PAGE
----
Mango, the delicious summer fruit, is native to southern Asia and can be eaten raw, as pulp, or juiced. Despite its large-scale consumption, allergic reactions or related complaints are hard to come by. One of the most noted allergic reactions include immediate or delayed hypersensitivity. According to a United States National Institutes of Health research conducted by Richa Sareen and Ashok Shah, mango allergy was more observed in individuals who resided in regions that had no mango cultivation.
In such cases, consumption of processed and canned mango pulp does not help either. Although the pulp/nectar goes through an enzymatic degradation process, apparently its allergic properties stay, and can still cause mango allergies resulting in hypersensitivity. If not identified in time and treated properly, this allergy can take a life-threatening form. Given in the article below are the causes and symptoms of mango allergy, and what treatment options you can seek if you are suffering from it.
The allergic reaction to mango is usually a type of contact dermatitis, which occurs when the allergic substance comes in contact with the skin. Urushiol, the substance causing mango allergy, is typically present in the skin of the mango. Being a self-melanizing (turns black when it comes in contact with air) substance, urushiol can be easily traced on the fruit. It is the black sticky deposit, usually found at the point where the fruit is severed from the tree, or near punctures in the fruit's skin.
Apart from urushiol, cardol, limonene, and beta-Pinene, present in the skin, bark, pulp and pericarp of the fruit, also cause reactions. Coming in contact with these parts of the fruit or the tree can cause allergic reactions. These substances are deposited in the epidermal layer of the skin and affect the CD-4 cells. This results in red patches and rashes on the skin within a time period of 4-6 hours.
Oral consumption of the food causes oral allergy syndrome. This is typically characterized by a tingling or burning sensation on the tongue or the lips and surrounding areas. This reaction occurs when mango pollen reacts with dust and mites. Similar allergies also arise when pollen of mangoes cross-react with pollen of other fruits such as papaya, fig, grape, etc.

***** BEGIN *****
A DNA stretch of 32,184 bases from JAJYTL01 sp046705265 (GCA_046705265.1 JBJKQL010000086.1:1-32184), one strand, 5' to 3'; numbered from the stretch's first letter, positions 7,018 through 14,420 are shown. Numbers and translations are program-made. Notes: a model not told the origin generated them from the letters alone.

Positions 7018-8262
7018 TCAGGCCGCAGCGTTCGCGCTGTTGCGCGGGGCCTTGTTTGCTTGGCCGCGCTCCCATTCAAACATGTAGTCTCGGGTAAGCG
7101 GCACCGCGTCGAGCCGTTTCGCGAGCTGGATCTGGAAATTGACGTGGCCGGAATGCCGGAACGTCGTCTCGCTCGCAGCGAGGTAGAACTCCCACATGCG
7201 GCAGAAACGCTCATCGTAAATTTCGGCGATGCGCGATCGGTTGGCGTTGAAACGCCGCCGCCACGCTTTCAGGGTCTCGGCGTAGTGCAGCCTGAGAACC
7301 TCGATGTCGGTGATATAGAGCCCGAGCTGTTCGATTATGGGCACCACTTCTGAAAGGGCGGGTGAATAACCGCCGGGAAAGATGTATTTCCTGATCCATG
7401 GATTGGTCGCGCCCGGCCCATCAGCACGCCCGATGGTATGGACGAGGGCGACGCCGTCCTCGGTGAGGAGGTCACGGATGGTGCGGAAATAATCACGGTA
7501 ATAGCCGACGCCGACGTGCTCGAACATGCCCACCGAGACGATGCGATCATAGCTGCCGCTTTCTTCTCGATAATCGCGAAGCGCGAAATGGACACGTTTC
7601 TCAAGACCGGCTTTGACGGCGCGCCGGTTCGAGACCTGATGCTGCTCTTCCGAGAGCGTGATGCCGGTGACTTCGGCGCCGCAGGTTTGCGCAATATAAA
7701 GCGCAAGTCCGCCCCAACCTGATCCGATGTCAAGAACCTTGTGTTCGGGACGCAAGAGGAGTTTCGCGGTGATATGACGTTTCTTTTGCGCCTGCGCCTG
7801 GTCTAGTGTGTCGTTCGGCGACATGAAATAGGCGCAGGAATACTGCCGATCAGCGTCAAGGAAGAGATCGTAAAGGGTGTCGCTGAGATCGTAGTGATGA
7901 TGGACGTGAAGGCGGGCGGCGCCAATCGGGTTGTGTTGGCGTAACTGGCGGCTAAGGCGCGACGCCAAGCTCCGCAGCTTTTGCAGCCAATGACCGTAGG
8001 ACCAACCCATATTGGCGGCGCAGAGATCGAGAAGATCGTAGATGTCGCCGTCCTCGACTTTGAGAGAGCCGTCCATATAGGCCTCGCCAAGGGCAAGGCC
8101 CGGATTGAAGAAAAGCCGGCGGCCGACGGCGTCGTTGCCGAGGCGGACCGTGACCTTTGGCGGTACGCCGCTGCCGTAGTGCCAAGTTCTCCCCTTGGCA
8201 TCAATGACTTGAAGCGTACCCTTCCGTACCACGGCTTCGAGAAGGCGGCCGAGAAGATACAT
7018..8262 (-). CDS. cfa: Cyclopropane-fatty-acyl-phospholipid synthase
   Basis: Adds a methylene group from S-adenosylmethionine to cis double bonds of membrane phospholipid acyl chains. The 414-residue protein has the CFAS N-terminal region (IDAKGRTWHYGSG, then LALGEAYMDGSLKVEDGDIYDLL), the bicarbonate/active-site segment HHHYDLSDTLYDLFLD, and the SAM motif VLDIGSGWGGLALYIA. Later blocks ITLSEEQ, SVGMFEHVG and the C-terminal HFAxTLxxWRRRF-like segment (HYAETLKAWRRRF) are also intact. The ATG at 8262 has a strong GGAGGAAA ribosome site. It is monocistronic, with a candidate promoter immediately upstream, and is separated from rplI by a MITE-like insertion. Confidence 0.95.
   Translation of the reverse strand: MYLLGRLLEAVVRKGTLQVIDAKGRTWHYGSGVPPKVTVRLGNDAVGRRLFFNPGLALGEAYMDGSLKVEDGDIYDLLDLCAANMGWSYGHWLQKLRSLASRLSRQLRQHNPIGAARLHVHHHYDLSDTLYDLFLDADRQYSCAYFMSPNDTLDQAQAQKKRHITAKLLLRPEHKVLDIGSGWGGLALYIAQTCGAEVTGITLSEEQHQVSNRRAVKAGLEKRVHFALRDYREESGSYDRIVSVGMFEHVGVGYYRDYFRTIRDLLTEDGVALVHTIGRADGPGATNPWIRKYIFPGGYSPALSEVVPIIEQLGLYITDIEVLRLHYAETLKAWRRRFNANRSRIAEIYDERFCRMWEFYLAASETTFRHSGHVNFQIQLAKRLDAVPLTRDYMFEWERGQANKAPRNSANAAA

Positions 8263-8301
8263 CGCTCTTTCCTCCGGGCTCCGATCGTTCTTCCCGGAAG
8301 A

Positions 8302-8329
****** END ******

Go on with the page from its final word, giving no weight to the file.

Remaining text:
A common pattern observed in individuals belonging to non-mango-cultivating regions was that such allergic reactions were generally triggered off during their first exposure to mango. The chances of similar reactions repeating during following encounters with the fruit were reduced by about 20%.
- Wheezing Dyspnea - shortness of breath and suffocation, followed by or accompanied by cough.
- Erythema - red skin.
- Urticaria - formation of skin rashes.
- Angioedema - swelling below the skin surface and/or in the area around eyes and lips.
- Hoarseness - abnormal, harsh, or strained voice.
- Hypotension - low blood pressure.
- Periorbital Edema - puffy eyes - swelling of the tissues around the eyes.
- Rhinorrhea - congestion or blocking of nasal cavities with abnormally large amounts of mucus fluid.
- Vesicular Lesions - skin blisters (particularly on the hands or around the mouth).
There is no permanent treatment to an allergy. The best way of treating the allergy is to immediately clean the area that has come in contact with the sap. This effectively drains out all the urushiol from the affected area. Allergic reactions can be cross-reactive, which means that the allergy develops over a period of time after exposure to other substances that have the same allergic substance (urushiol in this case).
A person who is allergic to mangoes should avoid touching the fruit or at least the skin of the fruit. Though the development of a rash is basically a histamine response of the body, the use of antihistamines has not shown great effects to counter the reaction. Over-the-counter cortisone creams can be a form of symptomatic treatment. In case of severe reactions, topical as well as oral steroids may be used for a quick remedy. However, before choosing any treatment, it is necessary to consult a doctor. In case of severe rash, it is essential to consult an allergist and get proper treatment at the earliest.
A recommended home remedy that works is the use of honey. The pollen allergens in honey act as anti-inflammatory agents, thereby reducing the allergic reaction. A herb called nettle is also effective, as it acts as a natural antihistamine, inhibiting the production of histamine in the body.
Belonging to the Anacardiaceae family, Mango, or Mangifera, is loved by millions and has a vast market around the world. Most countries lying in the tropical belt - like India, China, Thailand, Brazil, Pakistan, Philippines, Australia, and the Caribbean Islands cultivate mangoes. The annual global mango production stands at more than 25 million tons, and just India accounts for 53-55% of it. The fruit is widely loved across the Indian subcontinent, but its allergic reactions are rarely given a thought since they are odd and rare.
If you suffer from either of the above discussed mango allergies, not consuming the fruit and staying away from it as much as possible is the only way out.
Disclaimer: This HealthHearty article is for informative purposes only, and should not be used as a replacement for the advice of a medical expert.